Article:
Zambia’s First National Symposium for Waste Pickers on Plastic Pollution
Centre for Zero Waste & Development in Africa (CZWDA) and Citizens Environmental & Social Concern (CESCo) held a joint national symposium for waste pickers on plastic pollution. The event which was held on 22 October, was the first national symposium for waste pickers in Lusaka, Zambia.
The objective of the symposium was to advocate for waste picker rights, promote plastic reduction, advocate for a total ban on single-use plastic bags, promote separation of waste from source and zero waste, as well as to demand ambitious plastic policy, through national alliance-building
The meeting brought together different actors in the waste management sector, such as the local government, the Zambia Environmental Agency, local waste pickers from the Lusaka and Serenje region, and the South African Waste Pickers Association (SAWPA), who joined the meeting to share experiences on waste picker organising in South Africa.
During the gathering, speakers highlighted the role that waste pickers play in recycling and in achieving a circular economy. Despite their valuable contributions to the environment, waste pickers in the country face challenges such as: abuse and lack of respect from communities, lack of recognition from the government, a lack of personal protective equipment, and the transportation of their recyclable materials.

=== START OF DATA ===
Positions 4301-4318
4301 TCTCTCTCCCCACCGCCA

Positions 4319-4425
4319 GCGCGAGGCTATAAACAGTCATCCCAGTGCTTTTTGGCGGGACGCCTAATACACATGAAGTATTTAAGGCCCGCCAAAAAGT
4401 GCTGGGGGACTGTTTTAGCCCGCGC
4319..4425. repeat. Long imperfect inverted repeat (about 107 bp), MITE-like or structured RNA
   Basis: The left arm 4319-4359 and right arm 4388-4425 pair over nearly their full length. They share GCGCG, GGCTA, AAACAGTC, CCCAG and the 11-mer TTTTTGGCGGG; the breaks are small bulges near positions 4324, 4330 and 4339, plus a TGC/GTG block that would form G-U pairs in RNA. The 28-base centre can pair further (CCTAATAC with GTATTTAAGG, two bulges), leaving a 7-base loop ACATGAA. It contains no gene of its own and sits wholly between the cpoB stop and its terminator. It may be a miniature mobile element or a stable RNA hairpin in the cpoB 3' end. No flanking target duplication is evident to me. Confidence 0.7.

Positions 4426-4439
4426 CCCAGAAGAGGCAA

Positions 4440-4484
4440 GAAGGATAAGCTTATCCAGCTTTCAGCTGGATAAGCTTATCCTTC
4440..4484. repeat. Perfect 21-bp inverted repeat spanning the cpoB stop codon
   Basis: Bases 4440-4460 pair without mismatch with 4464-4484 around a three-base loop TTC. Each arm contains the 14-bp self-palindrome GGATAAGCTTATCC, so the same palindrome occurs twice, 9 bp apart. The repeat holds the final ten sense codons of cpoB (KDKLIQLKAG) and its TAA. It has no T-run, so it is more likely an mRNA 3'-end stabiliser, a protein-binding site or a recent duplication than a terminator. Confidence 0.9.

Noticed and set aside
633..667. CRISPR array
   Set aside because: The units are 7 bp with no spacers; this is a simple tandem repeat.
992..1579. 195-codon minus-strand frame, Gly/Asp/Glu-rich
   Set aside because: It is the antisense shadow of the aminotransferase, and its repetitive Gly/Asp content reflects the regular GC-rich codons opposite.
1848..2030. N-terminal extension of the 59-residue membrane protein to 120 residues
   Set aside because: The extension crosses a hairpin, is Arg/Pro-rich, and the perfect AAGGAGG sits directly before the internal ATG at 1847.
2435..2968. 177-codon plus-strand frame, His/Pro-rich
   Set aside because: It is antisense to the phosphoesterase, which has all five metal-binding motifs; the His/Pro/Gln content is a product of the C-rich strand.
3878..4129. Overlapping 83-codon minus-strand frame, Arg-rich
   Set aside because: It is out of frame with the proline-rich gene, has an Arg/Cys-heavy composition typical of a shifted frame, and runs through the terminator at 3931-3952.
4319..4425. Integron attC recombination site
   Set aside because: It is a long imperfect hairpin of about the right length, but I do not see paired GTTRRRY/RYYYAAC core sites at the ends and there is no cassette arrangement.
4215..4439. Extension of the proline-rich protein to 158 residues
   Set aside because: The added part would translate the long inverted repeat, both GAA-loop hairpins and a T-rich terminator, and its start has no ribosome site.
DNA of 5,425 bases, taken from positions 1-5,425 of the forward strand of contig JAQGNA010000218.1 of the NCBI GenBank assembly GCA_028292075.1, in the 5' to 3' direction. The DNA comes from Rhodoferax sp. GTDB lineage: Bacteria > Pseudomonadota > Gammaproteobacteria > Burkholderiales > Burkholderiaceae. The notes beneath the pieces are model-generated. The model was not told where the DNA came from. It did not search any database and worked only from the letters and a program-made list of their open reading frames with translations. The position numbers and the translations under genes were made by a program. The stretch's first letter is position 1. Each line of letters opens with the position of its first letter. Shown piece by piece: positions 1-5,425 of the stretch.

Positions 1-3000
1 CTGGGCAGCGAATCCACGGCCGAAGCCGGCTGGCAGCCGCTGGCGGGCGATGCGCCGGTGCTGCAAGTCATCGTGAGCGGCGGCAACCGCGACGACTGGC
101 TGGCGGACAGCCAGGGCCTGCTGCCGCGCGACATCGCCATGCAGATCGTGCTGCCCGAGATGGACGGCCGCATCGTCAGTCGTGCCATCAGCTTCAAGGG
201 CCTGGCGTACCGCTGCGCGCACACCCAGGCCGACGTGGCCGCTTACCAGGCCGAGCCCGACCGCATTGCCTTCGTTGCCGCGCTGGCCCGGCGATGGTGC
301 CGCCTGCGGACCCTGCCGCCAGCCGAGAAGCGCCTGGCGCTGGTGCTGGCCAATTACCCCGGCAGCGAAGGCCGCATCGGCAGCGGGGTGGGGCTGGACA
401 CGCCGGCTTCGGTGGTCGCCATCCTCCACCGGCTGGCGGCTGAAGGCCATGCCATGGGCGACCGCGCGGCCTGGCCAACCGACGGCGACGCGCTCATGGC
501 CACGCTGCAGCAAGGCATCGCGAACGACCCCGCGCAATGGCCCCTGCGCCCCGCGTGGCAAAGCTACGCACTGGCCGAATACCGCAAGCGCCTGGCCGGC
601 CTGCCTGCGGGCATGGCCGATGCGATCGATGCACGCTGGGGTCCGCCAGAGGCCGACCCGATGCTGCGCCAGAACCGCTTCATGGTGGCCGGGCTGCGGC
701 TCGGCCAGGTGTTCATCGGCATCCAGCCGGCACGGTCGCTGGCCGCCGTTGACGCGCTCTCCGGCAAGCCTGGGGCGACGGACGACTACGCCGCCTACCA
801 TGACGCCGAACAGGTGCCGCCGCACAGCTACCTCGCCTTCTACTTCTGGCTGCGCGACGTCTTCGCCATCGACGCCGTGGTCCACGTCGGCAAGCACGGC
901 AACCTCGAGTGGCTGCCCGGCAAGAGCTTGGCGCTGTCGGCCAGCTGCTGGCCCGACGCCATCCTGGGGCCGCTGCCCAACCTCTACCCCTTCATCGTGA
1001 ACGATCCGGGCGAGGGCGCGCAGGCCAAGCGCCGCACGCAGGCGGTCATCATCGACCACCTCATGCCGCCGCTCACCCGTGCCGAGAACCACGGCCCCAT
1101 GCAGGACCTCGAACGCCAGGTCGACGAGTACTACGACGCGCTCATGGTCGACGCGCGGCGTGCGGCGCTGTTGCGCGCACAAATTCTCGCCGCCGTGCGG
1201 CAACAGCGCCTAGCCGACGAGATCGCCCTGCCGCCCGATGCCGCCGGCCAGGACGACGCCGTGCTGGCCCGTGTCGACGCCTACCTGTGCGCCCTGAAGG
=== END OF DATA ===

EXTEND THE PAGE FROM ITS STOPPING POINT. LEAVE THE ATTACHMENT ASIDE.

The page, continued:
Speakers also addressed the importance of recognising and formalising waste pickers in the country’s waste management plans, as well as engaging them in policy formulation in the waste sector.
Nkwilimba Given, Project Coordinator from CZWDA, said that there is a need to implement bylaws for separation of waste at source, to aid the work of waste pickers. Furthermore, he added that manufacturers need to work with waste pickers, to address the waste management crisis.
“Manufacturers need to recycle and reuse the plastic waste they produce. It, therefore, makes sense to engage waste pickers to collect these materials from the environment, as a way of helping to solve the problem of waste management in the country. This will further encourage the reusing and recycling of waste materials,” said Nkwilimba.
Conwell Hakapya, Executive Director of CESCO said that there is hope that the future of waste pickers in the country looks bright, because of the huge support they received from stakeholders in the country during the symposium.
“ Waste pickers for the very first time in Zambia will have a voice in the corridors of power, and their plight will be heard, slave wages will soon be a thing of the past. We are very optimistic that within a year Zambian waste pickers will be able to walk with their heads held high with dignity and respect.”